Suit against Public Nuisance u/s 91 CPC

Suit can be filed against public nuisance

When a public nuisance or other wrongful act affecting or likely to affect the public occurs, two or more persons or the Advocate General can file a suit for a declaration and injunction or for such other appropriate relief in a civil court, after obtaining leave of the court, under Section 91 of the Civil Procedure Code, 1908 (CPC).

While granting leave, the court must consider aspects such as good faith, status and position of the plaintiff. Interim leave can be granted initially and it can be made absolute after hearing the opposite side. If a single individual is filing a suit it will not come under Section 91 CPC.

What is public nuisance?

Nuisance is of two kinds: one is Public and the other is Private. Public nuisance is that tends to annoy the public when something that common good requires is neglected. Nuisance is an obstruction, risk or injury caused to any person and if the same is caused in a public place it becomes a public nuisance.

It is defined under Section 268 of the Indian Penal Code (IPC) and the definition is applicable to all central acts. The Section states, “A person is guilty of a public nuisance who does any act or is guilty of an illegal omission which causes any common injury, danger or annoyance to the public or to the people in general who dwell or occupy property in the vicinity, or which must necessarily cause injury, obstruction, danger or annoyance to persons who may have occasion to use any public right”.

Alternate remedies are not prohibited

The Section 91 CPC does not limit or prohibit invoking any other right of suit which exists independently of the Section. Therefore, an individual can file a suit for special damage against public nuisance without resorting to Section 91 CPC.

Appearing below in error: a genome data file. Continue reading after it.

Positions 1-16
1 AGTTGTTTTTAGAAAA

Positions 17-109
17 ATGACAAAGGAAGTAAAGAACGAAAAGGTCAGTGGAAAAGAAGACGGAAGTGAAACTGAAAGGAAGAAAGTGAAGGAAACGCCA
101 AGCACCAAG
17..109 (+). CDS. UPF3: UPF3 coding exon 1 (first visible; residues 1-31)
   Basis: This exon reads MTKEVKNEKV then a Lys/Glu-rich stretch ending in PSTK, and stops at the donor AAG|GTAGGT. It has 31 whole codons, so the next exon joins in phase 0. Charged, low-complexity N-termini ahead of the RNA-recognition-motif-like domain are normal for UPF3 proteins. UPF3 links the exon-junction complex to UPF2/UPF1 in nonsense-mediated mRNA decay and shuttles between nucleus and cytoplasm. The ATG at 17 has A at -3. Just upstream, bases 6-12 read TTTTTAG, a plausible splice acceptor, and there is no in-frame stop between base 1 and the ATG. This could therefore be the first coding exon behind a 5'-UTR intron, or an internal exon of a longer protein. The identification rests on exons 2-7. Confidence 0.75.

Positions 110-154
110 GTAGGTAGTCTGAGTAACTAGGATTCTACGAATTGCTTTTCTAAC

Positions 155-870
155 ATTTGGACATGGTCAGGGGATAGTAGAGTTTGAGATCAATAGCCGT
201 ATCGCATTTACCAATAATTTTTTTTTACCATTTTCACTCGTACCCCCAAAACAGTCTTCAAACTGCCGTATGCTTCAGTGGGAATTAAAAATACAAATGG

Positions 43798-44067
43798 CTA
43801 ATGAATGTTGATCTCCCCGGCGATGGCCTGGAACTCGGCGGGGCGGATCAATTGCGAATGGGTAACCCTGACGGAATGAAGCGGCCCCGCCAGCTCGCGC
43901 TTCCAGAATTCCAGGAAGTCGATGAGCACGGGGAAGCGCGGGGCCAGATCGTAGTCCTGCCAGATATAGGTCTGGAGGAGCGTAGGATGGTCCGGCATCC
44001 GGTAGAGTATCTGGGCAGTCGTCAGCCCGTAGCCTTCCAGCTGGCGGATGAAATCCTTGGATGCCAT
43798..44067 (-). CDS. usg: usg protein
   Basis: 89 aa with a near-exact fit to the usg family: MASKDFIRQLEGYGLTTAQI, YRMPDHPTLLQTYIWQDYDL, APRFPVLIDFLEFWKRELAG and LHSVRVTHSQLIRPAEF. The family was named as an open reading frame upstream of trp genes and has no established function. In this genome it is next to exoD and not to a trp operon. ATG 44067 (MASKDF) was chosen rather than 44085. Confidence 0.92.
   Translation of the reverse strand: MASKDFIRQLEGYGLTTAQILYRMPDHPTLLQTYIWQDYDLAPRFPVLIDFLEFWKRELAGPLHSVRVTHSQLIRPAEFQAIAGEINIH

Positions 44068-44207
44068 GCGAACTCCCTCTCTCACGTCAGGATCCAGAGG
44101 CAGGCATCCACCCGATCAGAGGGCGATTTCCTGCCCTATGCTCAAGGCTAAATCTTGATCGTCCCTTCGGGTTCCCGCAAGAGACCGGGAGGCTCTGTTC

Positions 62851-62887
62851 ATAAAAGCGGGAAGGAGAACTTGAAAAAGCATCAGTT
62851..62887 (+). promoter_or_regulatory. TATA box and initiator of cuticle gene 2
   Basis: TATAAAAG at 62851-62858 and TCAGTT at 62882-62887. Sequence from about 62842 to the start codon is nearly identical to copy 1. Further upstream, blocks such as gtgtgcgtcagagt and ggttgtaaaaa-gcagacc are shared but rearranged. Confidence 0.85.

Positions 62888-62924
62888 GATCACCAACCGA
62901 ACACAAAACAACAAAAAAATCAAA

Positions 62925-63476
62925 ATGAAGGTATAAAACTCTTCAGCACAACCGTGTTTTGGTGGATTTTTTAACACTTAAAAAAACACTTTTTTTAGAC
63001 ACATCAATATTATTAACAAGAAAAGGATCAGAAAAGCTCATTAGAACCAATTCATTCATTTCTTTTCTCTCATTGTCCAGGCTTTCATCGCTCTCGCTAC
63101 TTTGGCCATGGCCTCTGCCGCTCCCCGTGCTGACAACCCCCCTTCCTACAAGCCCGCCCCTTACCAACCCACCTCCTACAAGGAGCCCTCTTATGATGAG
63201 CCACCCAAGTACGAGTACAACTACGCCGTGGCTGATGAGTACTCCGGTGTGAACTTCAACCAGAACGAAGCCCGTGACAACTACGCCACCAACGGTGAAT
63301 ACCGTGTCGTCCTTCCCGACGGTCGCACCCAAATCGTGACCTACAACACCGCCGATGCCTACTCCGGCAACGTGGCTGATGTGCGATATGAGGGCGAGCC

Another remedy for public nuisance is taking criminal action for the offences under Chapter XIV of the Indian Penal Code (IPC).

If a statute specifically authorises anyone to do a nuisance that is a legalised nuisance. No action is possible against legalised nuisance.

Examples of public nuisance

Fouling a water stream or putting chemicals into it amount to public nuisance. Making air noxious to health and depositing waste on public place are nuisances. Carrying trades dangerous to human health is a public nuisance. Blowing violently a trumpet at night is nuisance. Blasting stone in a quarry neglecting the safety of the neighbours is nuisance. Gambling in the street is public nuisance. Skinning a dead animal in public place is nuisance.

Poor man’s Public Interest Litigation (PIL)

The High Court is the court which has jurisdiction to entertain PIL cases on matters of public interest.

A case against public nuisance under Section 91 of CPC is called a poor man’s Public Interest Litigation as the case is of similar nature but filed in a subordinate court.

Additional reading

  1. The Kerala High Court Advocates’ Association v Babbalan